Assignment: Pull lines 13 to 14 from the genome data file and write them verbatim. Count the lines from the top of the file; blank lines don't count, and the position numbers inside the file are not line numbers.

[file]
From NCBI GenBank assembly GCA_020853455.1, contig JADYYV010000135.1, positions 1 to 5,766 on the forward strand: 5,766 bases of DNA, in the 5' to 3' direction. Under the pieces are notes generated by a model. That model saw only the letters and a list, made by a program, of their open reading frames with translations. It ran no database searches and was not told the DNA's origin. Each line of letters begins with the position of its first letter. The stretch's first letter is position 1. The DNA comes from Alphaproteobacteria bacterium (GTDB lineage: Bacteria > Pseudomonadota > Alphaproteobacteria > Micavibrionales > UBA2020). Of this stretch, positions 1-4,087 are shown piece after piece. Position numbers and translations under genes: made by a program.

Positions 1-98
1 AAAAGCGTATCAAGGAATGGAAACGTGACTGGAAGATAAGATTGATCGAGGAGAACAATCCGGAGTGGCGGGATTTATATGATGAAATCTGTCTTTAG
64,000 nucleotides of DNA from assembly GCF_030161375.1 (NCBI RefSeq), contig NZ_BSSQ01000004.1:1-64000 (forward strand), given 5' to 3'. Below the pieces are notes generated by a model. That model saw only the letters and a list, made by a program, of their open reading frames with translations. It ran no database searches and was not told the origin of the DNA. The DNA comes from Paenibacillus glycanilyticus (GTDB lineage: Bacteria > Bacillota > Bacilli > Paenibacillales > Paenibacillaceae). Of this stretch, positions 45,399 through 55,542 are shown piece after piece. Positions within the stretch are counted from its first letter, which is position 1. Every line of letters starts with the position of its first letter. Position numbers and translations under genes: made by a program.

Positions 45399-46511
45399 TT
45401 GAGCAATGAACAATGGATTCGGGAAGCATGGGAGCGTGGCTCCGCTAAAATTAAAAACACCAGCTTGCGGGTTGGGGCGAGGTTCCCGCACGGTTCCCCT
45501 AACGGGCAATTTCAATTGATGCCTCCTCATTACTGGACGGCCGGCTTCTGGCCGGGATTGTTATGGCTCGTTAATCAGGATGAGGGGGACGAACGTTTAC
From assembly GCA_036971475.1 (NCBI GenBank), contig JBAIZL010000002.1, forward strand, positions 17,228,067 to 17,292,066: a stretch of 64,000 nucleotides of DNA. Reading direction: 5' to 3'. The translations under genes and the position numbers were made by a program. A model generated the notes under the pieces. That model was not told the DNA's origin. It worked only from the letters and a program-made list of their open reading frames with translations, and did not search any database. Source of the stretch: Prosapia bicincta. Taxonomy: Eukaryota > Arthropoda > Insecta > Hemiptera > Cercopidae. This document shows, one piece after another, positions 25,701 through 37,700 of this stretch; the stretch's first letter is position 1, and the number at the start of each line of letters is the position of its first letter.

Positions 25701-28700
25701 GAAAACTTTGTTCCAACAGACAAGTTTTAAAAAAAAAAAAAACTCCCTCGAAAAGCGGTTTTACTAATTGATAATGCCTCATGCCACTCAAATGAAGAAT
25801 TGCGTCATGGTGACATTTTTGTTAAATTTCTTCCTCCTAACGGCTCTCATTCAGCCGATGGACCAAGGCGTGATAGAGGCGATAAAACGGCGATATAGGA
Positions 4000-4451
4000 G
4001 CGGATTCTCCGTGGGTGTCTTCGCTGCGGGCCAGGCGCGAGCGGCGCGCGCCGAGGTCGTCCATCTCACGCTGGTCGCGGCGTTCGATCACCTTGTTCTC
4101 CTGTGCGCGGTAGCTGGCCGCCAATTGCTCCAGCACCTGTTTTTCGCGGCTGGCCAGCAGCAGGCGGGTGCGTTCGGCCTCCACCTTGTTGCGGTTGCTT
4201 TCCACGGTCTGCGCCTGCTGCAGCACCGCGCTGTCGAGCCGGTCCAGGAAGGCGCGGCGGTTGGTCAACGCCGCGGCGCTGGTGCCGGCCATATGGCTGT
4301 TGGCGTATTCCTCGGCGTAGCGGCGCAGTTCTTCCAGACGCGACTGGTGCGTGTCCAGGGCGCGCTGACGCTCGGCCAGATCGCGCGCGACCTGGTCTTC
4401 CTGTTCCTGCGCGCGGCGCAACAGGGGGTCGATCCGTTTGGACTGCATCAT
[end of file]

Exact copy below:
Positions 4000-4451
4000 G